Australia state of the environment 2021 is written by a panel of independent authors, using the best available evidence, assured through consultation, peer‑review and fact‑checking processes, and building on 25 years of experience in national environmental reporting. This is the first time the report has included Indigenous voices, highlighting the importance of cultural knowledge that has sustained Australia for tens of thousands of years. This report provides a synthesis and overall outlook for the Australian environment, including detailed content and assessments found in 12 thematic chapters on air quality, Antarctica, biodiversity, climate, coasts, extreme events, heritage, Indigenous, inland water, land, marine and urban. Each of these web‑based chapters contains detailed discussions of the condition of the Australian environment, taking into account the pressures on it and the effectiveness of management. These are brought together to present the overall outlook for the Australian environment and the potential impacts on Australians' wellbeing.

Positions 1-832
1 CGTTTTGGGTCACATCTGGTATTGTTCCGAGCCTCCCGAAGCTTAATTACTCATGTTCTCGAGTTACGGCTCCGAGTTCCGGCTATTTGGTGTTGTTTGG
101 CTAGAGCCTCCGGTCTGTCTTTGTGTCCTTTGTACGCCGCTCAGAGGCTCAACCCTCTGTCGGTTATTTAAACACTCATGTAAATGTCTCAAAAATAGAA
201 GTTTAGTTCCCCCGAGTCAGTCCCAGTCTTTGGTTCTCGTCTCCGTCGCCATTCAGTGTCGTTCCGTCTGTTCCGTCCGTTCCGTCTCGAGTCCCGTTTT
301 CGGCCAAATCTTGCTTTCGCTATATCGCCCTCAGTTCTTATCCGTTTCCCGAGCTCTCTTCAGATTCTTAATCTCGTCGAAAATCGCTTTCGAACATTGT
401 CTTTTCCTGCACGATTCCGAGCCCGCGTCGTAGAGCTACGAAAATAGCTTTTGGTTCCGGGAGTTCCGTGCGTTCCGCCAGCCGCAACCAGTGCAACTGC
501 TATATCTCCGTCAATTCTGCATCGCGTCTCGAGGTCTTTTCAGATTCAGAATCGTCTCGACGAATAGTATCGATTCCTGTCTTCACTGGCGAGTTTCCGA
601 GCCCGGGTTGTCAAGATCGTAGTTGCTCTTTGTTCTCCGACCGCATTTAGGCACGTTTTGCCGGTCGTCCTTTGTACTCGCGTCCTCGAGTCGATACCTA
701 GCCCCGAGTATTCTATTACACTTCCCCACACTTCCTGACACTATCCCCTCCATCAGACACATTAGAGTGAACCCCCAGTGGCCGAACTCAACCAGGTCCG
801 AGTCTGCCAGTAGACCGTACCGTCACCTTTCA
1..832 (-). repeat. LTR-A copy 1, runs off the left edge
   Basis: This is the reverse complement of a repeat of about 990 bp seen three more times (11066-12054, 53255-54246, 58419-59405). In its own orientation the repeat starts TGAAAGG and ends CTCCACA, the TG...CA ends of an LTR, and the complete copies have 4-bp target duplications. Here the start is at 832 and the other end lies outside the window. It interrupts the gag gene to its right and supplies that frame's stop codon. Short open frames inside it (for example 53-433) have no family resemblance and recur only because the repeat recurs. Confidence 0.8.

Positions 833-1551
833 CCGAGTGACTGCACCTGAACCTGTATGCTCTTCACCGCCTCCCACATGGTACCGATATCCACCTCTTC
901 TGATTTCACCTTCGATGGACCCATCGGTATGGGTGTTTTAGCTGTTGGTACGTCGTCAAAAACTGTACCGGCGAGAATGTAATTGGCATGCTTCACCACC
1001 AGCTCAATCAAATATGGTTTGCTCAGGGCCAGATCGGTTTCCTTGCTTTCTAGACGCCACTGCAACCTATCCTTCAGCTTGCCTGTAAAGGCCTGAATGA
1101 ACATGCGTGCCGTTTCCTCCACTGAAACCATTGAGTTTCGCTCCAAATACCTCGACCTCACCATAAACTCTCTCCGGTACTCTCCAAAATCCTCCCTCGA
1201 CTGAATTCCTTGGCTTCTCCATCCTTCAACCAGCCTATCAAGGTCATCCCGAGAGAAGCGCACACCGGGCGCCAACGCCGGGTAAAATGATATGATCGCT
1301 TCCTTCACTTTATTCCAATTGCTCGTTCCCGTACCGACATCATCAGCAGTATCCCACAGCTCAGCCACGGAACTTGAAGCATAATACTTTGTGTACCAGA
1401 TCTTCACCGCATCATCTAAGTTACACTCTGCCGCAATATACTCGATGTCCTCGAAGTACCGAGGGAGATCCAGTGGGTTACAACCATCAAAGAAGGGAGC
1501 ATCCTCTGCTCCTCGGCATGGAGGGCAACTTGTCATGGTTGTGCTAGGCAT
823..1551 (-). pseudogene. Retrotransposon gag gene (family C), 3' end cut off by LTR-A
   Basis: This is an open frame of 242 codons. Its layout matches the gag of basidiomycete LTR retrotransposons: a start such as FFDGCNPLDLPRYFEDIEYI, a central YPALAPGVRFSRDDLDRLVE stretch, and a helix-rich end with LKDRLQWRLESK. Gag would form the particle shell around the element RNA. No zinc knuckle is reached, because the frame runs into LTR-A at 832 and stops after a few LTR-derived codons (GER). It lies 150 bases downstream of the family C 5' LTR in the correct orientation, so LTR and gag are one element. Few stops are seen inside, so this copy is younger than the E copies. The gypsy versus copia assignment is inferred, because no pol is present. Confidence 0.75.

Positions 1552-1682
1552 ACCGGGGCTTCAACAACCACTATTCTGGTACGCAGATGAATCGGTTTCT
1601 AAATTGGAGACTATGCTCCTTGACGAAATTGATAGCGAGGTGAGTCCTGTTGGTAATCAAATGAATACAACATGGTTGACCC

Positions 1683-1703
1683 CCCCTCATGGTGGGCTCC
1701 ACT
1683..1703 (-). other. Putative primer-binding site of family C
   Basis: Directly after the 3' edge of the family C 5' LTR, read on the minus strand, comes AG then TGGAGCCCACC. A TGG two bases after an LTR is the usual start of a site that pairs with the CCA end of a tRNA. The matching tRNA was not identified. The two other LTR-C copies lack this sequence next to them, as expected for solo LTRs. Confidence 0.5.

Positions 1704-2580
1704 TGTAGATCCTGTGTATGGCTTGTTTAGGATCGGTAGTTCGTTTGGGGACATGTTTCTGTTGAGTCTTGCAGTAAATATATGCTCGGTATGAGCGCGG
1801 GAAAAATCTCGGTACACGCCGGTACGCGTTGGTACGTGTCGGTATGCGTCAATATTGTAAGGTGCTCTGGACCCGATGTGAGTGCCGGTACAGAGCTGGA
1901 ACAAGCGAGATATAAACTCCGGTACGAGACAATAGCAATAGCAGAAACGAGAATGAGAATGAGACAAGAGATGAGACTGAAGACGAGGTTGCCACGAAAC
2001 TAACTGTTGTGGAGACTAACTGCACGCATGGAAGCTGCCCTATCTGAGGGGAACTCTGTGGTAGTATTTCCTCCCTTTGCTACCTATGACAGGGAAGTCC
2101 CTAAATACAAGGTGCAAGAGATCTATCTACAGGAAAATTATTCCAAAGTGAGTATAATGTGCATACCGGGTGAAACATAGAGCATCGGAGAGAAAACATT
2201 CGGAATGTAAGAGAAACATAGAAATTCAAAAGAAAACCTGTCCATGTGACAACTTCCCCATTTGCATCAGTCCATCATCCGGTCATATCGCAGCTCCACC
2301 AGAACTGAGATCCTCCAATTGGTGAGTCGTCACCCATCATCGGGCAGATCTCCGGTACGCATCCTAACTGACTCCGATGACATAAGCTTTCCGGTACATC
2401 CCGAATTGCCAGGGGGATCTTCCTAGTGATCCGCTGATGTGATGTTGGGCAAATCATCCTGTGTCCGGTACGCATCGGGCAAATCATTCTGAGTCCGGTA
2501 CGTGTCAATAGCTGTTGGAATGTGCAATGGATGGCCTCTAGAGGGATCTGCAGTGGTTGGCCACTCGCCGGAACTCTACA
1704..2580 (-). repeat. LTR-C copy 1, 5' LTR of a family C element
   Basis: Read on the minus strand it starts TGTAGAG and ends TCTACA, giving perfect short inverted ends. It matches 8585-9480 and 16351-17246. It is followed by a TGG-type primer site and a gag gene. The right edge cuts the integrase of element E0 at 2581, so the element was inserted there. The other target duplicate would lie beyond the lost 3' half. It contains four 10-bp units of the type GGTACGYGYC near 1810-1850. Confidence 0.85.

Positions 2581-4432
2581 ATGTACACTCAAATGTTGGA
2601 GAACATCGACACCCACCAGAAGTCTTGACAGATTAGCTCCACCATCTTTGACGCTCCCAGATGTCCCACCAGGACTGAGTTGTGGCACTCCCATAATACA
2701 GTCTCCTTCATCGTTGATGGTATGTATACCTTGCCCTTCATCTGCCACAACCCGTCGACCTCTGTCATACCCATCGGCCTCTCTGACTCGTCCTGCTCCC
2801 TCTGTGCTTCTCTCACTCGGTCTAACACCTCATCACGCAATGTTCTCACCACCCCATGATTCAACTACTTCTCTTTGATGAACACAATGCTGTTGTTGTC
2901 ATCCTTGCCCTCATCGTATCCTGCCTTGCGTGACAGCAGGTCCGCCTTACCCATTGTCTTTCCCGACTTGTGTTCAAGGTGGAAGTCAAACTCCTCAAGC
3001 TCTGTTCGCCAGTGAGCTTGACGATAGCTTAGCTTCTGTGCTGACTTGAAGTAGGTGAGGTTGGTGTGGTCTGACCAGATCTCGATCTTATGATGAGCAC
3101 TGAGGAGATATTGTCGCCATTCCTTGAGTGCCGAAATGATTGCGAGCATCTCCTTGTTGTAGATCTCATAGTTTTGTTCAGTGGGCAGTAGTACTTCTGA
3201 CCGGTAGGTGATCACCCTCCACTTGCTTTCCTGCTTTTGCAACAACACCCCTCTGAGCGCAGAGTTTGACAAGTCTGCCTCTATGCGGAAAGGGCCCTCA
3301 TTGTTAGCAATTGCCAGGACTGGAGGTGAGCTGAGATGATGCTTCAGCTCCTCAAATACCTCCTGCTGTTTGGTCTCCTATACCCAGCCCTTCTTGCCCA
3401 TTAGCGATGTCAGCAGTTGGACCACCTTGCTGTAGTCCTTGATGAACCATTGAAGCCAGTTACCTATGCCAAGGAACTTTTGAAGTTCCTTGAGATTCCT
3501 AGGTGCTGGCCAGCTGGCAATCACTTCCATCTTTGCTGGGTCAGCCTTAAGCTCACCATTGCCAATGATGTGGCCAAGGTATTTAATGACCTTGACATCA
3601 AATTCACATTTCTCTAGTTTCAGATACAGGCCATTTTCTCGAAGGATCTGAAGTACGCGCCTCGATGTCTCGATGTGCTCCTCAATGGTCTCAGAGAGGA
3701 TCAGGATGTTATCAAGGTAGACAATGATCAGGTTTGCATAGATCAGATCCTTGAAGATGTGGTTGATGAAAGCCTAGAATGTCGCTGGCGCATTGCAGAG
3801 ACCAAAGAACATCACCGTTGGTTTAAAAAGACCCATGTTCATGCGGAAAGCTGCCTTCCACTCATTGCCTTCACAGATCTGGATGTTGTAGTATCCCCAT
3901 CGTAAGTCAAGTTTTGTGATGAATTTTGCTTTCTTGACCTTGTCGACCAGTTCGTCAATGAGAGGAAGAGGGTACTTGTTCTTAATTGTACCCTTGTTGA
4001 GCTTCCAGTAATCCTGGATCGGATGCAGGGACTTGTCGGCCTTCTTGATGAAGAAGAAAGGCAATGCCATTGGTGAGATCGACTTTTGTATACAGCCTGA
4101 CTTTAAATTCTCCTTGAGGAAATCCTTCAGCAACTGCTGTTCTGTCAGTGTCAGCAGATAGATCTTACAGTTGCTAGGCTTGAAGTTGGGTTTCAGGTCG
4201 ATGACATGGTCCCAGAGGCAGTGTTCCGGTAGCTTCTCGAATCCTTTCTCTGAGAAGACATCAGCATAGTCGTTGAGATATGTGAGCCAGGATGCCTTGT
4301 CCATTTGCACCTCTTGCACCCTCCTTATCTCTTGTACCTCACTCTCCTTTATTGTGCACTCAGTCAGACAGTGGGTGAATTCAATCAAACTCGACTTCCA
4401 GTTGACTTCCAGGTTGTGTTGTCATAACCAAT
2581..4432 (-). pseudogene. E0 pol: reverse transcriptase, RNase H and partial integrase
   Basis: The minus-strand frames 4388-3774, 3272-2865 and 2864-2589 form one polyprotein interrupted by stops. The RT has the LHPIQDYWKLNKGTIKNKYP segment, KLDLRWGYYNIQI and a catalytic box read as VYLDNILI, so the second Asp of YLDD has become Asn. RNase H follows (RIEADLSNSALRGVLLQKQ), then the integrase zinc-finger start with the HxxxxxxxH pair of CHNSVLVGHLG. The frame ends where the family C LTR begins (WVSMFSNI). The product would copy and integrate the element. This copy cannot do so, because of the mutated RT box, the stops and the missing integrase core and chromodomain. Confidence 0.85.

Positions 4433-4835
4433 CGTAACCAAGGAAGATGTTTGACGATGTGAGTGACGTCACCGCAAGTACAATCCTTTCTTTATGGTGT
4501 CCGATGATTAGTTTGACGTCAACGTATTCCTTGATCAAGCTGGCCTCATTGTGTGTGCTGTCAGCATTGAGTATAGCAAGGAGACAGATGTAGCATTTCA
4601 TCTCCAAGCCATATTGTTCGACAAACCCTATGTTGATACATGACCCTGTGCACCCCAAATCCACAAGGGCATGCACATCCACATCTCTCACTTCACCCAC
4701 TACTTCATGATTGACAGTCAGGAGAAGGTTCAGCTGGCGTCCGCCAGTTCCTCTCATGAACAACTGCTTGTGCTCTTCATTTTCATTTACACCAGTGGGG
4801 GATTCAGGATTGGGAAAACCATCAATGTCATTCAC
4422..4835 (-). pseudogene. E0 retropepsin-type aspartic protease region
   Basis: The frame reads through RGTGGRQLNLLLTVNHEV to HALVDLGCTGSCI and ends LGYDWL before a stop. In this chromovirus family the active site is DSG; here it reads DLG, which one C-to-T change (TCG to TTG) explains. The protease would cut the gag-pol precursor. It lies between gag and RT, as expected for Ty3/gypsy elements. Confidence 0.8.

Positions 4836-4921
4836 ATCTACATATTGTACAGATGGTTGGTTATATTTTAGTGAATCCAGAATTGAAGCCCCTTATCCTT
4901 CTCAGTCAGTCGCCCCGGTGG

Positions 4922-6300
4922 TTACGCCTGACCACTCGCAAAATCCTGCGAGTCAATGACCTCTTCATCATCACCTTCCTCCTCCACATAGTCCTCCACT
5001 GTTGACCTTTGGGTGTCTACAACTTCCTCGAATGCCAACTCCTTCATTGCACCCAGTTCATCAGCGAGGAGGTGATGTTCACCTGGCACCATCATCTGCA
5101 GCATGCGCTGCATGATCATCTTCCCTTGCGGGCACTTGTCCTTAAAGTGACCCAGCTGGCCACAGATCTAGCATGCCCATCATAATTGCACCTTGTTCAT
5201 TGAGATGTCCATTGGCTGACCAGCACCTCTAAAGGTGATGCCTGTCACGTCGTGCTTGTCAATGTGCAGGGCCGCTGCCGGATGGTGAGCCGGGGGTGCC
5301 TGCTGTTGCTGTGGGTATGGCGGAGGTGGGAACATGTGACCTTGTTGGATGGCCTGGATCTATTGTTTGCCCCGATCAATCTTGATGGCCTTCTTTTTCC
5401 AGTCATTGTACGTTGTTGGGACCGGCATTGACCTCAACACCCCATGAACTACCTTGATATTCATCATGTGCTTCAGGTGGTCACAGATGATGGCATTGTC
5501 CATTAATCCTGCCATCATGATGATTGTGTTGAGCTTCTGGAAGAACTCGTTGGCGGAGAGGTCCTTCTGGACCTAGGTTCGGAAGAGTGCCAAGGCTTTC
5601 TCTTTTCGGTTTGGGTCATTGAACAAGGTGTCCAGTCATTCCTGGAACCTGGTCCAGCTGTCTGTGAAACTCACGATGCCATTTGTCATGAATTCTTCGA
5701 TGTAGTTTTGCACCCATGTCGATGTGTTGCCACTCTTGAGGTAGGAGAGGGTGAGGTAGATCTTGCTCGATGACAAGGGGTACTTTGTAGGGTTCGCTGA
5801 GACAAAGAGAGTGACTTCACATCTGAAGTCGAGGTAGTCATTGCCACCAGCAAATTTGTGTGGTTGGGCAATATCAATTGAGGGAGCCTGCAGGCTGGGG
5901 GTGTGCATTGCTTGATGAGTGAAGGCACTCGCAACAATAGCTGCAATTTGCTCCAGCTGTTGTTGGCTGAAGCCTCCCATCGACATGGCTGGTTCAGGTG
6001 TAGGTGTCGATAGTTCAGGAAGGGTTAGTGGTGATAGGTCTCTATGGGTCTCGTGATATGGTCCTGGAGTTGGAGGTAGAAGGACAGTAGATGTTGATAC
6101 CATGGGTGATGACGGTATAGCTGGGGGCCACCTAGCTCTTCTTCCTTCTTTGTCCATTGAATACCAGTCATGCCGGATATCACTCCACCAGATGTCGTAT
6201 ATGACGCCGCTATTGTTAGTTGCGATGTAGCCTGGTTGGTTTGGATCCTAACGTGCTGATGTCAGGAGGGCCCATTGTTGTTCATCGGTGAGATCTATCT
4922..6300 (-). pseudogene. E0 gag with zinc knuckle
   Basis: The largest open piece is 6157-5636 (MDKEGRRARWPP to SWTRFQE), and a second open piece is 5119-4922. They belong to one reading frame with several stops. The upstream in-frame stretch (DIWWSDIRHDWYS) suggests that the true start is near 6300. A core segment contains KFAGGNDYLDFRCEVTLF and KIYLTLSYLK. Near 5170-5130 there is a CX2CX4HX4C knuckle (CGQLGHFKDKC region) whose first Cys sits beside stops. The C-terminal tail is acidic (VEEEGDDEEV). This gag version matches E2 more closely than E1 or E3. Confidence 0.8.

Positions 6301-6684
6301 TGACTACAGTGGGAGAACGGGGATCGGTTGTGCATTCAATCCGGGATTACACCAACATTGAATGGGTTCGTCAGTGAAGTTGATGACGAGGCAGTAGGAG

This report indicates that, overall, the state and trend of the environment of Australia are poor and deteriorating as a result of increasing pressures from climate change, habitat loss, invasive species, pollution and resource extraction. Changing environmental conditions mean that many species and ecosystems are increasingly threatened. Multiple pressures create cumulative impacts that amplify threats to the environment, and abrupt changes in ecological systems have been recorded in the past 5 years. Adequately resourced, innovative, responsive and collaborative management measures will foster investment and renewed action to turn things around. Australia currently lacks a framework that delivers holistic environmental management to integrate our disconnected legislative and institutional national, state and territory systems, and break down existing barriers to stimulate new models and partnerships for innovative environmental management and financing. With decreasing health of Country, Indigenous people continue to seek a larger role in managing its recovery back to health. Indigenous people seek greater participation in Australia’s environmental management system. Respectful use of Indigenous knowledge, recognition of Indigenous knowledge rights, and Indigenous and non-Indigenous knowledge systems working together will lead to positive change.